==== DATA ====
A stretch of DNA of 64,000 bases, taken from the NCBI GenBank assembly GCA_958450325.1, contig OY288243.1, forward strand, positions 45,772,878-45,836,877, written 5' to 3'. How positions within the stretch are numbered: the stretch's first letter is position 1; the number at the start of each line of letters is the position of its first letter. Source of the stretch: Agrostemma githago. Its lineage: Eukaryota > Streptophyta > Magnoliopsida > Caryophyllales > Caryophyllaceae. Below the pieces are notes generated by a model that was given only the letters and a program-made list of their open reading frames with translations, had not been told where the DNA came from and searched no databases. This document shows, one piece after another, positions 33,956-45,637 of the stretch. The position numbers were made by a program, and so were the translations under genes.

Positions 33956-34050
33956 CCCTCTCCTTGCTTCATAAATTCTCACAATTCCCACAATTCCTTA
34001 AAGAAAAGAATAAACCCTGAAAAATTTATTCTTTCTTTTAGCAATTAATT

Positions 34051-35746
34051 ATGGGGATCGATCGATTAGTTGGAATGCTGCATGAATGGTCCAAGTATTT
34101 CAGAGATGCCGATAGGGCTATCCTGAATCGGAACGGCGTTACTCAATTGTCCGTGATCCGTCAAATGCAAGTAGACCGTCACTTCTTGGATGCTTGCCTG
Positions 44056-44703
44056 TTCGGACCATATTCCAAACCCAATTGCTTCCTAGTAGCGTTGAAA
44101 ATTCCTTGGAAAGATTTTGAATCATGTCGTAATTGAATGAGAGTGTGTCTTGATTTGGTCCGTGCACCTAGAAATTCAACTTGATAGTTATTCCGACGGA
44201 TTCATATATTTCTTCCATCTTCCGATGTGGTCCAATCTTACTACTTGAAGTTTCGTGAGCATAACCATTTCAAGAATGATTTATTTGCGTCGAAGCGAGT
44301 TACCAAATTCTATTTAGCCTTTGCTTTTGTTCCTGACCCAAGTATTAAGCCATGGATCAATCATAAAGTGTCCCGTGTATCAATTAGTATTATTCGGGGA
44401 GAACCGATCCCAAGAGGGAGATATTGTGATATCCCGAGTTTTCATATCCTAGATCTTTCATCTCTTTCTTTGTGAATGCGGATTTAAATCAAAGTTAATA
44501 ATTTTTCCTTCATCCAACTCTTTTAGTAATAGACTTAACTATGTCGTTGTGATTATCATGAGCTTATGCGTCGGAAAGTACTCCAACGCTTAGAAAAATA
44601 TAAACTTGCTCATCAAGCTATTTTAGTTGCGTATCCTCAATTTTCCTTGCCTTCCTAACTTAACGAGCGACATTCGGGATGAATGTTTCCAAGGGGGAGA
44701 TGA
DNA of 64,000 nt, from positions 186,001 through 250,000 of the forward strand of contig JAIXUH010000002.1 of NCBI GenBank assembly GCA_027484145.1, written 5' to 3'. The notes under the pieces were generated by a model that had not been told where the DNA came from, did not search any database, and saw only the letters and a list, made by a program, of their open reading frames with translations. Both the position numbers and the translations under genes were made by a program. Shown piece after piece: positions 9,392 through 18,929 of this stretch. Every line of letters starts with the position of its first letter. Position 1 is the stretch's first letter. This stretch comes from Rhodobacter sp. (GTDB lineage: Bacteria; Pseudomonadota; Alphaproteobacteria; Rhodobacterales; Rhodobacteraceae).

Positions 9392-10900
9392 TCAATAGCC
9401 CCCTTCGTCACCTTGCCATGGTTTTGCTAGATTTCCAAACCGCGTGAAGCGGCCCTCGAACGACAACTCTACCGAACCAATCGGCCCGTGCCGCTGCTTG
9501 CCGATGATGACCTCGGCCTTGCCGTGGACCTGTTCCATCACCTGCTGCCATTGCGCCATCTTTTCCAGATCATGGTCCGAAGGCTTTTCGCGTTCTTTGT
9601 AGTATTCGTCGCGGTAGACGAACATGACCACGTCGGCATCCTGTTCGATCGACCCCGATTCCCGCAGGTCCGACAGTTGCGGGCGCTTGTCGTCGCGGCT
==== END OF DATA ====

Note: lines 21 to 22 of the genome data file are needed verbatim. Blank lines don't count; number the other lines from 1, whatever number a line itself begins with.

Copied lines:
9501 CCGATGATGACCTCGGCCTTGCCGTGGACCTGTTCCATCACCTGCTGCCATTGCGCCATCTTTTCCAGATCATGGTCCGAAGGCTTTTCGCGTTCTTTGT
9601 AGTATTCGTCGCGGTAGACGAACATGACCACGTCGGCATCCTGTTCGATCGACCCCGATTCCCGCAGGTCCGACAGTTGCGGGCGCTTGTCGTCGCGGCT